The Commission recommended that State Bar Board of Trustees analyze and modify Standards 1.6 and 1.8 to permit the greater exercise of judicial discretion with regards to progressive discipline.Yes:  10. No: 0. Absent: 15

Attorney Discipline on State Bar Website and Expungement of Attorney Discipline Records

The Commission recommended the Board of Trustees adopt the following timelines for removal of the attorney discipline from the website attorney profile page and for expungement of attorney discipline records:

  • Private reproval:  1 year after all conditions are met
  • Public reproval:  3 years
  • Probation with stayed suspension:  3 years of after conclusion of probation
  • Probation with actual suspension:  5 years from after reinstatement
  • Disbarment:  Public indefinitely (no change)

Yes:  9. No:  0. Abstain: 3. Absent: 13

These recommendations will now be reduced by State Bar staff to final report that will be presented to BoT. What happens then is anybody’s guess.

In its penultimate meeting, one where important votes were taken on recommendations, a large number of members failed to attend, including both Mr. Moawad and Ms. Lawrence, representatives of the Office of Chief Trial Counsel, the discipline prosecution office. We don’t know the impact will this have on whether these recommendations are adopted but it seems likely that OCTC will push back against all of these recommendations using the familiar all-purpose “public protection” rubric.

If so, that will be a shame. These recommendations address glaring inequities in the discipline system that have long existed, especially in the area of cost recovery and the punitive sanction statute. As pointed out in the course of the Commission’s work, California charges far more in costs than any other state and the way cost recovery is structured creates enormous leverage to settle cases on unfair terms. Similarly, the implementation of the punitive sanction statute is fundamentally at odds with a discipline system that, as we are told repeatedly, exists not to punish but to protect the public. Sanctions were sold as a way to fund the Client Security Fund, and only implemented after 25 years when the State Bar sought fee increases from the Legislature. We are going to find out something about the fundamental character of the State Bar of California in the upcoming discussion of these recommendations. Is there a place for fairness? Or is it largely about money?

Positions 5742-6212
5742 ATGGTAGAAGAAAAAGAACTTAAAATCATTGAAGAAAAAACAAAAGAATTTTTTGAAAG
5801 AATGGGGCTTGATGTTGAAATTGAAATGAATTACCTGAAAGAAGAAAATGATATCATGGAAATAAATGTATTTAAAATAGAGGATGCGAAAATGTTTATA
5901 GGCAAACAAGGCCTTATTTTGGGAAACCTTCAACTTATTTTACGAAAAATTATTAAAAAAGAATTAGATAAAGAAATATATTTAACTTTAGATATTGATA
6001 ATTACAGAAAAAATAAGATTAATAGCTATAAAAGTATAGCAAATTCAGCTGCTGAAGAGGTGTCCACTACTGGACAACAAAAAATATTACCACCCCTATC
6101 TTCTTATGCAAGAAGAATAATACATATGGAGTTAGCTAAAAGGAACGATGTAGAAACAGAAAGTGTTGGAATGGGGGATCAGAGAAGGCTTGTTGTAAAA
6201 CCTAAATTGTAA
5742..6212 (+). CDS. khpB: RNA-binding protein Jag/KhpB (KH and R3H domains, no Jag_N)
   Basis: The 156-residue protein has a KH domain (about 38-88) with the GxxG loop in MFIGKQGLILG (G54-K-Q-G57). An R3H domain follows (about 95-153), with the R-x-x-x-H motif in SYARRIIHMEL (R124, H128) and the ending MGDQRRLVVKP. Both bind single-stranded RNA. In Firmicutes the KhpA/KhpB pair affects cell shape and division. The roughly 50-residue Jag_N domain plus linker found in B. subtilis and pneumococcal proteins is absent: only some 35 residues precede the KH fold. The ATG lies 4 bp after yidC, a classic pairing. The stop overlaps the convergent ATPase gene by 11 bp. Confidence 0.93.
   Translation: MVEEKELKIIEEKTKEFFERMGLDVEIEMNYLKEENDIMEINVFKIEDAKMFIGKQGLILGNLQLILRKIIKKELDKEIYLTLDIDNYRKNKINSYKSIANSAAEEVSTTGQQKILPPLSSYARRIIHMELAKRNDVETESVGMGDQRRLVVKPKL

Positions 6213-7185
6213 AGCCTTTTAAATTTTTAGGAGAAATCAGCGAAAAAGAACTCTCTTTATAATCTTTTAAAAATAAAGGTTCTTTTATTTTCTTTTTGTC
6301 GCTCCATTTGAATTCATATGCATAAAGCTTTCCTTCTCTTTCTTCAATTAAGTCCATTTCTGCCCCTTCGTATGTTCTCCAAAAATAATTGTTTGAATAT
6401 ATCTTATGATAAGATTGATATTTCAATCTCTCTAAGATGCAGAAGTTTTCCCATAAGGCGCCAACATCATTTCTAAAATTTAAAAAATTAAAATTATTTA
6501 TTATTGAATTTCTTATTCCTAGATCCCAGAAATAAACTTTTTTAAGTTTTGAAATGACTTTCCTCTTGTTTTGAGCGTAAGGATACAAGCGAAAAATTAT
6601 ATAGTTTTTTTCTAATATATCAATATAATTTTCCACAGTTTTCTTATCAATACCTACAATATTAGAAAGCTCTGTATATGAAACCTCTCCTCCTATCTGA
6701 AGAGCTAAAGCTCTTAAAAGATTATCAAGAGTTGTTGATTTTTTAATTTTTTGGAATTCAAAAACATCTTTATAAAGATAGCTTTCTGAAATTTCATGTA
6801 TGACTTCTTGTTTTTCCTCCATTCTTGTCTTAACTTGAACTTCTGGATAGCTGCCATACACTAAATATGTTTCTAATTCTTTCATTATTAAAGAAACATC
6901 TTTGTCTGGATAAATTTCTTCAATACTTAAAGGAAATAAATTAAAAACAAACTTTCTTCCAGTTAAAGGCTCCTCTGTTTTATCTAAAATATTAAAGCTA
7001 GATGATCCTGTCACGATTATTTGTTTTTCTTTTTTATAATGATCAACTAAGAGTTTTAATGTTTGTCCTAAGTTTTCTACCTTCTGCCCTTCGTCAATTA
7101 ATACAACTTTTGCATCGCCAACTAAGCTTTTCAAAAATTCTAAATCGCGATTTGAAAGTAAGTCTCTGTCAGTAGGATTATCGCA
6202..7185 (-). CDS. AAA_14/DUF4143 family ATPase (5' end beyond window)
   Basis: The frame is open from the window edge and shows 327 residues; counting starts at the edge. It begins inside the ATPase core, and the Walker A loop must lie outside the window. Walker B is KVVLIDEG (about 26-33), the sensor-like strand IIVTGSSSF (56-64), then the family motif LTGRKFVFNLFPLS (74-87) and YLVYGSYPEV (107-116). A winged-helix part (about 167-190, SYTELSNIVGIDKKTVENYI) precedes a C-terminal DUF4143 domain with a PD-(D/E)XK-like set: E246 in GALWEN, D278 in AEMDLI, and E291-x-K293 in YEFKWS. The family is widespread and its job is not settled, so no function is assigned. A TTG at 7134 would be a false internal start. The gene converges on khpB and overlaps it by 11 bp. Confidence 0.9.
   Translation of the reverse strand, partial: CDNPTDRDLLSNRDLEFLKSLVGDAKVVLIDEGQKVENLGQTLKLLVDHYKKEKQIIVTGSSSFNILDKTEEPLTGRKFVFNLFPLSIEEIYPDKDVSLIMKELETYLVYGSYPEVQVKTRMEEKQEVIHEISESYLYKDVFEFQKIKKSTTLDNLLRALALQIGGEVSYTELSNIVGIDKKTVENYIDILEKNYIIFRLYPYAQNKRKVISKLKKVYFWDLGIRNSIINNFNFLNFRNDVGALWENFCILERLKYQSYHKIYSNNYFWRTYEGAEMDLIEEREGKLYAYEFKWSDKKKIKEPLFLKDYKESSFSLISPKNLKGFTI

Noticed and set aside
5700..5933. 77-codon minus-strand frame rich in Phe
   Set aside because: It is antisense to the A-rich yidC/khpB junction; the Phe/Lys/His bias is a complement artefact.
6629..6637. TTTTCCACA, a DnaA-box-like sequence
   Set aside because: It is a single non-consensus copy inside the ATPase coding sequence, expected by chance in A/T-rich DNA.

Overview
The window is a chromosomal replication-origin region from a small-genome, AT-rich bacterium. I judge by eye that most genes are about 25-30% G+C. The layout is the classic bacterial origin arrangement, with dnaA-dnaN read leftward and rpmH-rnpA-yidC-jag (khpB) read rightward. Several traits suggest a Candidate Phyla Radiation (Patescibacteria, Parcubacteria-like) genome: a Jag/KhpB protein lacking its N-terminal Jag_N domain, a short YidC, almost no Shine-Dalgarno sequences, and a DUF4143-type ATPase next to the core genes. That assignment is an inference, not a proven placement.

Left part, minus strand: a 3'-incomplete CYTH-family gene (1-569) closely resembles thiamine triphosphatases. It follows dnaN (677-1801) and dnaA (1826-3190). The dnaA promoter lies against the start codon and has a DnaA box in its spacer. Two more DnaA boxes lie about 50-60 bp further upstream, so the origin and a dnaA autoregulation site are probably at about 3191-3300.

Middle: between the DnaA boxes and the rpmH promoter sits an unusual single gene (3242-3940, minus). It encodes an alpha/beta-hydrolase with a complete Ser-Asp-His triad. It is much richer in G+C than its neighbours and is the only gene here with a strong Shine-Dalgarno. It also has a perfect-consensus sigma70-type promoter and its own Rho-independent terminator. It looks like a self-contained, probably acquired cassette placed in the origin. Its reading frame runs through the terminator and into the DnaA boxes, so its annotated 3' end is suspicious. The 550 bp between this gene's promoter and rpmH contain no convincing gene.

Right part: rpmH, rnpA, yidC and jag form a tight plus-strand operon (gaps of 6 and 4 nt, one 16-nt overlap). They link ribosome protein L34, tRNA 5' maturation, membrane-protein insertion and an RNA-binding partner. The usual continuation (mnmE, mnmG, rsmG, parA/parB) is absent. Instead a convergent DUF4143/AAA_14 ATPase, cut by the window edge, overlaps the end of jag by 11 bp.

12,000 Days Later – What I Have Learned About Legal Ethics

It has been said that every problem looks like a nail if the only tool you have is a hammer. The point of that jape is that we are all prisoners of our own experience. Experience is the tool we use to understand the world, and its limits naturally define how we understand it. 

So you understand where I am coming from when I say that ethics is the most important part of your practice as a lawyer.

I did not always think so. I went to a good law school. I studied all the things that I was told were important, the familiar list of subjects you need to know to pass the bar examination. The Big Ones – contracts, torts, civil procedure, criminal law, constitutional law, evidence. What I did not know (because no one told me) was knowledge of these things was not particularly important for the practice of law. Important for passing the bar examination, yes, and valuable, but not particularly important for the actual practice of law.

The really important things were crammed into a single two-unit course that I took toward the end of my first year, titled Ethics, Counseling, and Negotiation. It seems strange to me now that 90% of what I do as a lawyer was covered in a two-unit course.

A two-unit course that no one, not even the instructor, seemed to treat as particularly urgent but rather as more annoying but necessary information. Many of my fellow law students understood the purpose of the ethics component of the course as a checklist of things to avoid getting into trouble. A negative approach, not an explanation of what it means to be a lawyer. That was state of the art in 1983.